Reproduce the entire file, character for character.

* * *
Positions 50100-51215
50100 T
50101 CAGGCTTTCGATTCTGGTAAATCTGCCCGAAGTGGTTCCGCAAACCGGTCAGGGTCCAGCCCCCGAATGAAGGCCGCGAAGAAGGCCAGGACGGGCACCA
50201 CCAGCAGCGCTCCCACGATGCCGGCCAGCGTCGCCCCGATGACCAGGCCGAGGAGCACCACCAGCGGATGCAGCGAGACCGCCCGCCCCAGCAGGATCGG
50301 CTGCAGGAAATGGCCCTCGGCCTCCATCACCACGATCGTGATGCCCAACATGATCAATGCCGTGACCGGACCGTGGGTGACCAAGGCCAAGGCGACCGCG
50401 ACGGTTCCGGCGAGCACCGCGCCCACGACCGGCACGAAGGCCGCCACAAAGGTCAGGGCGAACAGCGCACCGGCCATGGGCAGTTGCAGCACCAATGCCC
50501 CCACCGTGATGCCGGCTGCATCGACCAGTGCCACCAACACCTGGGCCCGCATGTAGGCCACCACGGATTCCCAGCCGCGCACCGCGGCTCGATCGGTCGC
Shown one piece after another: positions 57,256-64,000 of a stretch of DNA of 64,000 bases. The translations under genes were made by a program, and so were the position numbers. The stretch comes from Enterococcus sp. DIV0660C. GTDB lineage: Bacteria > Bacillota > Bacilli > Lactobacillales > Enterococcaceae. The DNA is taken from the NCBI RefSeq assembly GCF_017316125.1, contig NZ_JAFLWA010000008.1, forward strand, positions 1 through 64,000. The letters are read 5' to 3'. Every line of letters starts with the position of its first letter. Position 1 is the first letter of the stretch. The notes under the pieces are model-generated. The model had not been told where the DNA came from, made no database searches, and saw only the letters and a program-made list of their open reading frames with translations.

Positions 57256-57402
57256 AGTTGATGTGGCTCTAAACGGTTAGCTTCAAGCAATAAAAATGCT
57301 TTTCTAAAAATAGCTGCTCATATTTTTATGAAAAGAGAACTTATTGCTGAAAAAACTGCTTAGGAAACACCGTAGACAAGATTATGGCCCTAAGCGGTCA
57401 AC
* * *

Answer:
Positions 50100-51215
50100 T
50101 CAGGCTTTCGATTCTGGTAAATCTGCCCGAAGTGGTTCCGCAAACCGGTCAGGGTCCAGCCCCCGAATGAAGGCCGCGAAGAAGGCCAGGACGGGCACCA
50201 CCAGCAGCGCTCCCACGATGCCGGCCAGCGTCGCCCCGATGACCAGGCCGAGGAGCACCACCAGCGGATGCAGCGAGACCGCCCGCCCCAGCAGGATCGG
50301 CTGCAGGAAATGGCCCTCGGCCTCCATCACCACGATCGTGATGCCCAACATGATCAATGCCGTGACCGGACCGTGGGTGACCAAGGCCAAGGCGACCGCG
50401 ACGGTTCCGGCGAGCACCGCGCCCACGACCGGCACGAAGGCCGCCACAAAGGTCAGGGCGAACAGCGCACCGGCCATGGGCAGTTGCAGCACCAATGCCC
50501 CCACCGTGATGCCGGCTGCATCGACCAGTGCCACCAACACCTGGGCCCGCATGTAGGCCACCACGGATTCCCAGCCGCGCACCGCGGCTCGATCGGTCGC
Shown one piece after another: positions 57,256-64,000 of a stretch of DNA of 64,000 bases. The translations under genes were made by a program, and so were the position numbers. The stretch comes from Enterococcus sp. DIV0660C. GTDB lineage: Bacteria > Bacillota > Bacilli > Lactobacillales > Enterococcaceae. The DNA is taken from the NCBI RefSeq assembly GCF_017316125.1, contig NZ_JAFLWA010000008.1, forward strand, positions 1 through 64,000. The letters are read 5' to 3'. Every line of letters starts with the position of its first letter. Position 1 is the first letter of the stretch. The notes under the pieces are model-generated. The model had not been told where the DNA came from, made no database searches, and saw only the letters and a program-made list of their open reading frames with translations.

Positions 57256-57402
57256 AGTTGATGTGGCTCTAAACGGTTAGCTTCAAGCAATAAAAATGCT
57301 TTTCTAAAAATAGCTGCTCATATTTTTATGAAAAGAGAACTTATTGCTGAAAAAACTGCTTAGGAAACACCGTAGACAAGATTATGGCCCTAAGCGGTCA
57401 AC